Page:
[lg policy] American sign language and English language learners: New linguistic research supports the need for policy changes

Harold Schiffman haroldfs at gmail.com
Tue Jun 12 10:20:27 EDT 2018

 American sign language and English language learners: New linguistic
research supports the need for policy changes June 11, 2018, Linguistic
Society of America <http://www.linguisticsociety.org/>
[image: Language]
Credit: CC0 Public Domain

A new study of the educational needs of students who are native users of
American Sign Language (ASL) shows glaring disparities in their treatment
by the U.S Department of Education. The article, "If you use ASL, should
you study ESL? Limitations of a modality-b(i)ased policy", by Elena
Koulidobrova (Central Connecticut State University), Marlon Kunze
(Gallaudet University) and Hannah Dostal (University of Connecticut), will
be published in the June, 2018 issue of the scholarly journal *Language*.

The US legal system offers various protections to children for whom English
is an additional language, such as access to focused English instruction to
facilitate mastery of the academic curriculum. However, these laws do not
protect all multilingual students in the US. One population of bilingual
students has been systematically excluded from these protections are those
whose native language <https://medicalxpress.com/tags/native+language/> is
ASL. The authors' research shows that ASL has long been considered a system
of communication for people with hearing needs and viewed through the prism
of disability as opposed to multilingualism. However, as decades of
linguistic research have revealed, ASL is a language in its own right and
independent from English; it is the primary language of the Deaf community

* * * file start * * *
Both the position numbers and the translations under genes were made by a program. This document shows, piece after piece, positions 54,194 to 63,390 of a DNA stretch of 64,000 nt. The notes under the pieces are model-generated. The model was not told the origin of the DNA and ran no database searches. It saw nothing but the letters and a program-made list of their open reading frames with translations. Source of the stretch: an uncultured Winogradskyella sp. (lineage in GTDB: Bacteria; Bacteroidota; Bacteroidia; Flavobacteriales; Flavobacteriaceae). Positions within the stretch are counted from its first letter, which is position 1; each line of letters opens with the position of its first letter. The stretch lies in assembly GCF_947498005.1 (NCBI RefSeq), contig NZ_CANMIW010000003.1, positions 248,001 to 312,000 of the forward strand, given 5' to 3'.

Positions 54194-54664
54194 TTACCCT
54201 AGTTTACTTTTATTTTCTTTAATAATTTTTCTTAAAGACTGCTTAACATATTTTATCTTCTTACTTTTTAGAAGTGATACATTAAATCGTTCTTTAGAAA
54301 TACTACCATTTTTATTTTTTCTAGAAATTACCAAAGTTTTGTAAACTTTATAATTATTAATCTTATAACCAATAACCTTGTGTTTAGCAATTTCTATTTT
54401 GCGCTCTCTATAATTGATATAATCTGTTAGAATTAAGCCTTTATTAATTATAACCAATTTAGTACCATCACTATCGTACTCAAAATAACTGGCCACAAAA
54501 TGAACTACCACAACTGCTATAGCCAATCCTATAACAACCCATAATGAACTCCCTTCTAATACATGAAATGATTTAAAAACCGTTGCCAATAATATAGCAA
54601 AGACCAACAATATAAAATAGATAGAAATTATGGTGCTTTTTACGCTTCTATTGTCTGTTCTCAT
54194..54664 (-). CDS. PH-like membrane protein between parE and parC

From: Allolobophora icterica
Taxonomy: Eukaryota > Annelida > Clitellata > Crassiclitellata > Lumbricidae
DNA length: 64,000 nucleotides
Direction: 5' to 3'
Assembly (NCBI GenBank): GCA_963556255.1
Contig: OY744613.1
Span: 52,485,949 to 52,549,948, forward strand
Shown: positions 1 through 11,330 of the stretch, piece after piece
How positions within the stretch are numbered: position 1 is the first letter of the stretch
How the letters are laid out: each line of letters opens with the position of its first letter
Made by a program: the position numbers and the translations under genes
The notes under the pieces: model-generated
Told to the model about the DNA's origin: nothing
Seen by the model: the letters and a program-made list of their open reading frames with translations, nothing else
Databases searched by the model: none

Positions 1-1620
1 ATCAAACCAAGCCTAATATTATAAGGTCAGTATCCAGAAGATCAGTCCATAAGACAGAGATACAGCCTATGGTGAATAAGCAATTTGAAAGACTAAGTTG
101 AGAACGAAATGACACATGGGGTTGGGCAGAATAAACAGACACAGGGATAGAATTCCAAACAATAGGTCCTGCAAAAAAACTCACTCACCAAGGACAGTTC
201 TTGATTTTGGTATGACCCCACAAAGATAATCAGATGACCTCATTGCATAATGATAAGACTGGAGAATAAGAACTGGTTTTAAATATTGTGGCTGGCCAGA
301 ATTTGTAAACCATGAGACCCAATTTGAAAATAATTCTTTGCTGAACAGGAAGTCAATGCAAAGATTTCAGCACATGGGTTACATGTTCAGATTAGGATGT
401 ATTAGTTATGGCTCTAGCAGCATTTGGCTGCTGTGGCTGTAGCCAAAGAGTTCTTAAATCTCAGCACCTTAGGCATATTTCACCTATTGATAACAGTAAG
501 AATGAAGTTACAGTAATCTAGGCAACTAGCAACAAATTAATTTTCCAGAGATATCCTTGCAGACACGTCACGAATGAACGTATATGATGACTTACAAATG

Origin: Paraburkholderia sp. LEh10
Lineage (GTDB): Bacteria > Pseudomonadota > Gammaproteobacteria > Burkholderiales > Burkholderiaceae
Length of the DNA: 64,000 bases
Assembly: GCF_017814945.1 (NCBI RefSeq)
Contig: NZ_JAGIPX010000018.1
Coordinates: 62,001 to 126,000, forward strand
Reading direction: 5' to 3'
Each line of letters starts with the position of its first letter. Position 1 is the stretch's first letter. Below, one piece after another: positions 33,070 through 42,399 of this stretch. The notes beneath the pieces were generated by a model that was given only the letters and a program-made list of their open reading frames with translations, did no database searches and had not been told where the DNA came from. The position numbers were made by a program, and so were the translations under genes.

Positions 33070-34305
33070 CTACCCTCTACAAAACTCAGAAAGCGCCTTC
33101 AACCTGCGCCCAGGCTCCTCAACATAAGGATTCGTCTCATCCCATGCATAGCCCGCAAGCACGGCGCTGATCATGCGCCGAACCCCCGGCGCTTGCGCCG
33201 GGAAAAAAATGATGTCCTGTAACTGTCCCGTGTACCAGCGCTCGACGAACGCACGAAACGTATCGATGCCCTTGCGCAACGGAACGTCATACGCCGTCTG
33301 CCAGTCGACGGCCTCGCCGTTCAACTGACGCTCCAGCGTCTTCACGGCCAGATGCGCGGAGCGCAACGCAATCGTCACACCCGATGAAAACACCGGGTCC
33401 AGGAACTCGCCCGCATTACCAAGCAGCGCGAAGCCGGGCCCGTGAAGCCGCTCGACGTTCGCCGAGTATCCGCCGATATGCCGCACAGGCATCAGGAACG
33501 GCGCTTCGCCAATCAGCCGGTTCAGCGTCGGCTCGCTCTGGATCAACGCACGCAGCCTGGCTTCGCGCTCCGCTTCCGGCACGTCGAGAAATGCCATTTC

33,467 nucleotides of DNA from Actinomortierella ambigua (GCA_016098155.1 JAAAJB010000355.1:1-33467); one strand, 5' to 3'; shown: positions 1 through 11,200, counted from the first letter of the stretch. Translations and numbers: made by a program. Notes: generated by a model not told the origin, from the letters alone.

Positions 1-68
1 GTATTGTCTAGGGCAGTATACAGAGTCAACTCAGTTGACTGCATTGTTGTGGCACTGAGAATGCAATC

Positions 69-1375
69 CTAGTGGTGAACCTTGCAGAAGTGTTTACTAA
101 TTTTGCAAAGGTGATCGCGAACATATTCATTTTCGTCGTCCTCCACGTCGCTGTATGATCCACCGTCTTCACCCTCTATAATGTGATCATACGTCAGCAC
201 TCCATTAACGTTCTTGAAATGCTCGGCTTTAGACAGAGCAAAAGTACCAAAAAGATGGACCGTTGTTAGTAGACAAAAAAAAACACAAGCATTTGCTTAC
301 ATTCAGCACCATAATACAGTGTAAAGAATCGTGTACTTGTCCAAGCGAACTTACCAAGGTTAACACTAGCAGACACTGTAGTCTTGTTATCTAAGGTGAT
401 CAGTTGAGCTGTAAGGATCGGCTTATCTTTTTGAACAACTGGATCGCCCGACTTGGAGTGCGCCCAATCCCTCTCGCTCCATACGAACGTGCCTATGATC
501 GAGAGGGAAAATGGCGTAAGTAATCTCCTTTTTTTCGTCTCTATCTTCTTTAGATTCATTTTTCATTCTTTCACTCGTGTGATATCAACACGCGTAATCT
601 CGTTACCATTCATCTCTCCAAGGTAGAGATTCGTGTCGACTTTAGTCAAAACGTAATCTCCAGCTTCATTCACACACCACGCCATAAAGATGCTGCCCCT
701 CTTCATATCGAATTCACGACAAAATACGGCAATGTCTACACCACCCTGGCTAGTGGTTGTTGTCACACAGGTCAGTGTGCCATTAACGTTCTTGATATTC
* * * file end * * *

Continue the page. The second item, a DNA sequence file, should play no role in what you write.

in the US, but there are also many members of the ASL community who are not
deaf. Yet, the conflation between the lack of hearing and language drives
the linguistic, as well as educational policy
<https://medicalxpress.com/tags/policy/>, of the US government.

Among the most serious ramifications of the exclusion of ASL speakers from
the legal policies on multilingual education is that no data has ever been
systematically collected on users of ASL who have no disabilities: we
simply do not know with certainty how many typically developing children in
the US school system have ASL as a native language. This article
systematically demonstrates that there are different kinds of "ASL native"
groups, and each is truly multilingual in all the ways which have by now
become familiar as a result of previous linguistic research with
individuals who speak other languages. Schools and educators understand the
need to separate issues of language impairment from language development so
that ASL speakers are able to receive appropriate linguistic support. The
authors propose explicit programmatic curricular suggestions, but more
importantly, they call for a change in policy that would dismantle the
conflation between language and disability and, therefore, finally take the
US closer to equity for children whose native language is a sign language

further:* ESL students with special needs fail to get language instruction,
study finds

*More information:* A pre-print version of the article may be found at:


 Harold F. Schiffman

Professor Emeritus of
 Dravidian Linguistics and Culture
Dept. of South Asia Studies
University of Pennsylvania
Philadelphia, PA 19104-6305

Phone:  (215) 898-7475
Fax:  (215) 573-2138

Email:  haroldfs at gmail.com

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